Troy Van Meter grew up attending The Church of Jesus Christ of Latter-day Saints. He learned the Primary songs, made a few friends and did the usual dance as time waltzed by.
Then came the teen years.
Troy can’t remember exactly how often he attended church during high school, but he suspects he could count the Sundays on one hand. “I think I went on Mother’s Day, or for my mom’s birthday, if that’s what she wanted.”
He can’t pinpoint a single reason for drifting off the path he’d always known. It was some combination of boredom, not connecting with others in the youth program and making choices Monday-Saturday that dulled the Spirit and made sleeping in on the Sabbath an easy call.
At the end of his senior year in 2014, as the spring days sprang along, Troy felt a hole in his heart that he didn’t quite know how to fill. “It was the end of June and I wasn’t joyful,” Troy told me during a recent interview. “I’d be with my friends and I’d be happy, but ultimately at the end of the day, I felt empty again.”
Then one night a knock at his front door changed his life.
Standing boldly in the early-evening light, Troy found Jon Anderson, a longtime family friend and active member of their Berryville, Virginia, ward. He was joined by two full-time missionaries, and the four men sat in chairs on the front porch.
It wasn’t the first time Jon had tried to connect with the struggling teen. He’d been to their home before and invited Troy to church, only to win a commitment but never actually find him in a pew. Troy remembers one night when Jon visited him at work, but when Troy saw his persistent friend coming, the young man literally ran and hid.
“Looking back,” Troy explained, “I can see how many rescues they attempted. I can’t even count. Once, on my 18th birthday, all the young men took me to dinner and made me a cake, but even that didn’t get me back to church. I didn’t recognize all the effort they were putting in. But they never gave up.”
Back on the porch on that memorable June night, Jon said they’d been visiting other church members in the area when he felt the distinct impression that he and the missionaries needed to come by.
“I thought I was a lost cause at this point,” Troy said. “The church had made so many attempts that I was on the do not disturb list, so to speak. But Jon, being the man he is, listened to the Spirit and had faith in his impressions.”
After some small talk, Jon posed the question Troy considers the most important anyone had ever asked him. “Troy, what are you doing with your life?”
He answered that he’d been working a part-time job and was thinking of enrolling at a nearby community college.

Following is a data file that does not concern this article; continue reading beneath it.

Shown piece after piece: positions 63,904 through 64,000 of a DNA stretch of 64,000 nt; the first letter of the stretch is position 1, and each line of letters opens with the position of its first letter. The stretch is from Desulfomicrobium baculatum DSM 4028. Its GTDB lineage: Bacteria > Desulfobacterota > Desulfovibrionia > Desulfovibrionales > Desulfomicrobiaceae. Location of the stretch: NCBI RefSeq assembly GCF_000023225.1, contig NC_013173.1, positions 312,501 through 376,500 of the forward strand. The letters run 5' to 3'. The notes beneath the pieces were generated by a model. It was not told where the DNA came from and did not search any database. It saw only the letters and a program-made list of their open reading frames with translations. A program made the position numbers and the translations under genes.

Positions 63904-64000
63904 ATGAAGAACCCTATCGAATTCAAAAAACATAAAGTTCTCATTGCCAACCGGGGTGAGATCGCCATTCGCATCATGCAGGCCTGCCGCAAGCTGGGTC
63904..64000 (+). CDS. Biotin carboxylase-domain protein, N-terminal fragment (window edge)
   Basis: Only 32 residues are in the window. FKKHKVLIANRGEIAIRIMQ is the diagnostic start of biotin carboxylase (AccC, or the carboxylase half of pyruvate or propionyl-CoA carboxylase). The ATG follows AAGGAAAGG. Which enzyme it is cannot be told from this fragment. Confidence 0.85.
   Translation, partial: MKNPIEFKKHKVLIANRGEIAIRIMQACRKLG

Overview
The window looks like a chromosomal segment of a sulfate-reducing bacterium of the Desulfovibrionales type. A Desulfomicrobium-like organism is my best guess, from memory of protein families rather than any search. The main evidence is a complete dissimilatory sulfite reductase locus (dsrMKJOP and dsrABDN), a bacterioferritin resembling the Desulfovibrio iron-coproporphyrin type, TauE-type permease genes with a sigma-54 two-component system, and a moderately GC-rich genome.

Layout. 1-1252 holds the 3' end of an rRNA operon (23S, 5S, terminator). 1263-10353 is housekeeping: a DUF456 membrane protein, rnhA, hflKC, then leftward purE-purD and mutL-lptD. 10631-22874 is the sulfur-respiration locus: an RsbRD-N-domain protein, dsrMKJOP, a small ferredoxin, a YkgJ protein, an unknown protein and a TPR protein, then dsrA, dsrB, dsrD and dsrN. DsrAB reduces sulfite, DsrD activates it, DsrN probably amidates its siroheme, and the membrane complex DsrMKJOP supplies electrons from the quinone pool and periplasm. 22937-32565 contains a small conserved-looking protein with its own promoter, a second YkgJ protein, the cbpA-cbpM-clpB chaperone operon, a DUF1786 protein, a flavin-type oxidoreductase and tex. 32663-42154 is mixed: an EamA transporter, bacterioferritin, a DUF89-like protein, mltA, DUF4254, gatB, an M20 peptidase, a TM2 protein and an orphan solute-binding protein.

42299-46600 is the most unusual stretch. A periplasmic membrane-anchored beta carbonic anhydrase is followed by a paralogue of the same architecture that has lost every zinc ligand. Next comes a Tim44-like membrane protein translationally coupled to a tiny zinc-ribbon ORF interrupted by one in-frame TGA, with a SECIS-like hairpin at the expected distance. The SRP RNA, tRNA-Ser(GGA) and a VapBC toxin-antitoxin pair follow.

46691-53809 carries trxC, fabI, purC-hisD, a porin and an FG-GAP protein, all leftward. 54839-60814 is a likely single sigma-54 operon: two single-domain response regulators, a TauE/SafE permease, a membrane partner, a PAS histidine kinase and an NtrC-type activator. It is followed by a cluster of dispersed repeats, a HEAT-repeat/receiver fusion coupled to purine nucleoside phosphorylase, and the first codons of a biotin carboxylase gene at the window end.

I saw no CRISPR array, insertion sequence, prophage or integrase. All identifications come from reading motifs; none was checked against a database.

“Have you ever thought about serving a mission?”
Troy was floored.
“That’s not a question I thought anyone would ever think to ask someone in my shoes. I told him I was able-bodied, but not worthy.”
Jon’s response was loving, kind and firm. “Well Troy, you can get worthy. Just meet with the bishop.”
The very next Sunday, June 29, 2014, Troy was in church.
Three days later, he sat across the desk from a loving bishop — Michael Groll — and wrapped himself in the gift of the Atonement of Jesus Christ.
Within a month, Troy was ordained a priest.
In November, Troy was ordained an elder.
In February of 2015, Troy went to the Washington D.C. Temple.
A month later, Troy Van Meter became Elder Van Meter and reported to the Mission Training Center in Provo on his way to a mission in Farmington, New Mexico.
In 2017, Elder Van Meter returned home a very different man. Those he served with called him one of the very best missionaries they’d ever been honored to work with.
Within a few weeks, Troy met a young woman from another ward in his home stake. She was also a recently returned missionary and back-to-back bowling dates were enough for them to realize something was happening.
Six months after they met, Troy dropped to one knee and proposed.
On Dec. 23, 2017, the couple were in the Washington D.C. Temple.
Just last week, the couple announced they’re expecting a baby.
During our interview, I asked Troy whom he most credits for his return to activity. While he’s eternally grateful to Jon Anderson and the elders who visited that fateful night four years ago, he’s quick to thank his entire ward family for never giving up on him. It would have been easy to punch out on a wayward teen who ignored invitations because he was too busy filling the hole in his heart with everything the world could offer.
But his rescue was the perfect team effort by a bishop, the ward council, home teachers (now called ministering brothers), and other young men and young women.
Consider the miracle!
Because his church family loved him unconditionally and was both patient and persistent — and because someone ministered in the Savior’s way at the right time — Troy’s life changed forever.
He went to the temple.
He served a mission.
He met the girl of his dreams and married her in the temple.
Now, they’re having a child.
And me? I got a son-in-law.
Yes, the talented and inspiring Troy Van Meter married Oakli Wright, my oldest daughter.
But the real story here isn’t about Troy. It’s about all the other Troys in the church who run when we show up, pretend to miss our calls and texts or promise to come and never do.
Maybe they’ll serve missions, maybe not.
Maybe they’ll end up in the temple, maybe not.
But regardless their destination, they will feel loved by you and the Lord.
So, the answer isn’t giving up or giving in.
The answer is continuing to love, minister and have faith that the right words and the right invitations will come in the right moment.
And then, just knock on the door. It could change a life.
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